Egyptian courts renew detention of four journalists for 15 days

Published September 4th, 2016 - 08:00 GMT
Egyptian journalists and photographers protest in front of their syndicate in Cairo on 30 September 2014 demanding the release of their detained colleagues. (AFP/File)
Egyptian journalists and photographers protest in front of their syndicate in Cairo on 30 September 2014 demanding the release of their detained colleagues. (AFP/File)

An Egyptian criminal court renewed the detention of journalist Mahmoud al-Saqqa and three others for 15 days on charges of publishing "false" news related to the disputed islands of Tiran and Sanafir.

The four defendants, who are accused of inciting protests, attempting to overthrow the regime and broadcasting false news with the aim of disturbing public peace, challenged the decision but the court rejected their appeal.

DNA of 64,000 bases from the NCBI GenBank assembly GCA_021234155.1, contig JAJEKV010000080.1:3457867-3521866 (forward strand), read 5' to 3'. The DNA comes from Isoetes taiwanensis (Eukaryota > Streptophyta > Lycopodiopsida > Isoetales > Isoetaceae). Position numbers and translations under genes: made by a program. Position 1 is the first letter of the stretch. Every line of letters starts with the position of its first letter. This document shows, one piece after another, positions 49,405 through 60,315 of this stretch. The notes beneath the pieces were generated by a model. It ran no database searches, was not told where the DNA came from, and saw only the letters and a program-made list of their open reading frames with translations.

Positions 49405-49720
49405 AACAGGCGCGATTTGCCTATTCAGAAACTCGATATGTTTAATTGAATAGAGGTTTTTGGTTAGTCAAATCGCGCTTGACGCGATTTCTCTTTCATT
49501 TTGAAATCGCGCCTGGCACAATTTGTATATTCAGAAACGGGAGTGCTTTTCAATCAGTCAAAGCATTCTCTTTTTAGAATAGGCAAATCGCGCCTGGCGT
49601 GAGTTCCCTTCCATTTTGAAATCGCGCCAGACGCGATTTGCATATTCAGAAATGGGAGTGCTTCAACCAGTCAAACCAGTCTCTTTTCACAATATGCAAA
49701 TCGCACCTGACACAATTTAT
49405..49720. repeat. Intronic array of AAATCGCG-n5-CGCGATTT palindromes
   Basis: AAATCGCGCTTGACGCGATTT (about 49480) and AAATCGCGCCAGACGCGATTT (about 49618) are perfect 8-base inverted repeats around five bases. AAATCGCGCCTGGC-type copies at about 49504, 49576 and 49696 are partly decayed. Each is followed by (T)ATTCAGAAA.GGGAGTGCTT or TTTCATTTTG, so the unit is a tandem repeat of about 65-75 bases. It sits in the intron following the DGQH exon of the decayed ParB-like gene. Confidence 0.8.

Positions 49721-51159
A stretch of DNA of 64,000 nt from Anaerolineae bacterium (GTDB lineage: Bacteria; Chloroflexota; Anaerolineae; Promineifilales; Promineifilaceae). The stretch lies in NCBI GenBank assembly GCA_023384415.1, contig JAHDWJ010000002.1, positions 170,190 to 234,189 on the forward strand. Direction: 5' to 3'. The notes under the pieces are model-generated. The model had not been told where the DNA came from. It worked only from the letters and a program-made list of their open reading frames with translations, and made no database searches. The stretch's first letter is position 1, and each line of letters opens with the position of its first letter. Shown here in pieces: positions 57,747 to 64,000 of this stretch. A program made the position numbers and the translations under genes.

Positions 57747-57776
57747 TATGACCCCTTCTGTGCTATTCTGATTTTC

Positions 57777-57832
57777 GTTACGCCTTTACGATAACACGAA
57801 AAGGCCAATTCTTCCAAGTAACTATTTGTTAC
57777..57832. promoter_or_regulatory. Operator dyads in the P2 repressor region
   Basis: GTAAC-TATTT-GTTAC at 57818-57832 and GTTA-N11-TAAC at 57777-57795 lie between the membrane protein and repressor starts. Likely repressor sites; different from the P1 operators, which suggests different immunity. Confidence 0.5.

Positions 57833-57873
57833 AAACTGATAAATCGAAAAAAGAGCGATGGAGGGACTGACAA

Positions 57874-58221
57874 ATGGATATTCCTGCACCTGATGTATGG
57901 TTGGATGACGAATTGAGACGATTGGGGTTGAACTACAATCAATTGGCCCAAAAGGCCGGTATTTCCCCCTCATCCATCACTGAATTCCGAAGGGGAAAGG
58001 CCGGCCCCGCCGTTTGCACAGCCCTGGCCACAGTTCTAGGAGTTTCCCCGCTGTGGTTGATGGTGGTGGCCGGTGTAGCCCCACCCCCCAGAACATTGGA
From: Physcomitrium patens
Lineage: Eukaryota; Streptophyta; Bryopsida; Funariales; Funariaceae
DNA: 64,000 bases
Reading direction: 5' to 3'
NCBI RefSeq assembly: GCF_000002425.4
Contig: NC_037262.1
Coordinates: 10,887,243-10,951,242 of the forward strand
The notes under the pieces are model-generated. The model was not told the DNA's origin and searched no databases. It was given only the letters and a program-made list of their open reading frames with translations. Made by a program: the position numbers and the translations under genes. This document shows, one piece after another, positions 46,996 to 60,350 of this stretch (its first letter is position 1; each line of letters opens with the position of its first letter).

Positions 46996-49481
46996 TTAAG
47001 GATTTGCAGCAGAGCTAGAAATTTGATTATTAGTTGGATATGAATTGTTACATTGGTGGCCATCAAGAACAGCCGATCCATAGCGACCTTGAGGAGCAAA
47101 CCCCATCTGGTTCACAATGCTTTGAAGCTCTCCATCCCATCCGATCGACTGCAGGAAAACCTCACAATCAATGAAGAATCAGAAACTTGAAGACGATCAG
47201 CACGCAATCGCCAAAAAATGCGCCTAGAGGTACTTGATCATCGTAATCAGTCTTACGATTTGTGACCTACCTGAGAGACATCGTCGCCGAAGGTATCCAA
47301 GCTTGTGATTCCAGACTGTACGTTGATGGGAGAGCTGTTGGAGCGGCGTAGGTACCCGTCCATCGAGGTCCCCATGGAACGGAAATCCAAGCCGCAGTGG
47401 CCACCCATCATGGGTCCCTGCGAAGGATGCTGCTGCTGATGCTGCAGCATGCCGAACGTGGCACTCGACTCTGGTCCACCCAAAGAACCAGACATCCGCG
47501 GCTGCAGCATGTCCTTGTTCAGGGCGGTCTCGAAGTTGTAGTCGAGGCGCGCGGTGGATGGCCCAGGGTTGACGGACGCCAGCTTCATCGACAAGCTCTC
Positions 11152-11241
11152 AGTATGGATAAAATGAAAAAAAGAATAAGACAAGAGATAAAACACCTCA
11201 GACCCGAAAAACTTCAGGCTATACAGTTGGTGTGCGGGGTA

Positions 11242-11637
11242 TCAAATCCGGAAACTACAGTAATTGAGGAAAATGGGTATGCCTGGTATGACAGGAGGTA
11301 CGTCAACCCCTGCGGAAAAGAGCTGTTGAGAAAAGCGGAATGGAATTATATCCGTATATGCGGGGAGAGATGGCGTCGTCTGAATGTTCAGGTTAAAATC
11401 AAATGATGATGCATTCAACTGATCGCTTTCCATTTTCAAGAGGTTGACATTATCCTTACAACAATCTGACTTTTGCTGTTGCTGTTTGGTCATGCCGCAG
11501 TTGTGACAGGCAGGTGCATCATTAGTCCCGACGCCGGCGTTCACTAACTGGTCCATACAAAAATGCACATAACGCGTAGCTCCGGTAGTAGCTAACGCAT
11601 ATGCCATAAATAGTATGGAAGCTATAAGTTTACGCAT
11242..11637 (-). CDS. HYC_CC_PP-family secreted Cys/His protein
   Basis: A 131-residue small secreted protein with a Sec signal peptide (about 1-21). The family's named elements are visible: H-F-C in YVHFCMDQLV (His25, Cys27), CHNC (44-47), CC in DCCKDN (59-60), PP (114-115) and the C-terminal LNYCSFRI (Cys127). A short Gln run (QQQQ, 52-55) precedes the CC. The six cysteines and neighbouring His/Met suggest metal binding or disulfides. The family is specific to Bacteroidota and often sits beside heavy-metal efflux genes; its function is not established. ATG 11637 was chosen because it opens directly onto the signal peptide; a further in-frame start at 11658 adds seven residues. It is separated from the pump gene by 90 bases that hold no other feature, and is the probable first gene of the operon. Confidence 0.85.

Saqqa was arrested last May along with another journalist Amr Badr, who was charged on the same case but was released last week on bail EGP5,000 pending investigation.

The two journalists were arrested on May 1 after security forces raided the press syndicate's headquarters on accusations of "inciting protests" against an Egyptian-Saudi agreement that saw Egypt handing control over two strategic Red Sea islands, Tiran and Sanafir, to Saudi Arabia.

The agreement was signed at a time when Saudi King Salman bin Abdel Aziz was on his first official visit to Cairo in April.

It has stirred controversy since then with critics accusing President Abdel Fattah al-Sisi of "selling Egypt" to Saudi Arabia in return for aid.

Thousands of Egyptians took to the streets in rare protests on April 15 and April 25, amid a police campaign of mass arrests of activists opposed to the islands' transfer.

In June, the administrative court annulled the agreement and affirmed that the two islands fall within Egypt's borders.

The Egyptian government maintains that both islands belong to Saudi Arabia and challenged the annulment of the agreement before the Supreme Administrative Court and the Supreme Constitutional Court.


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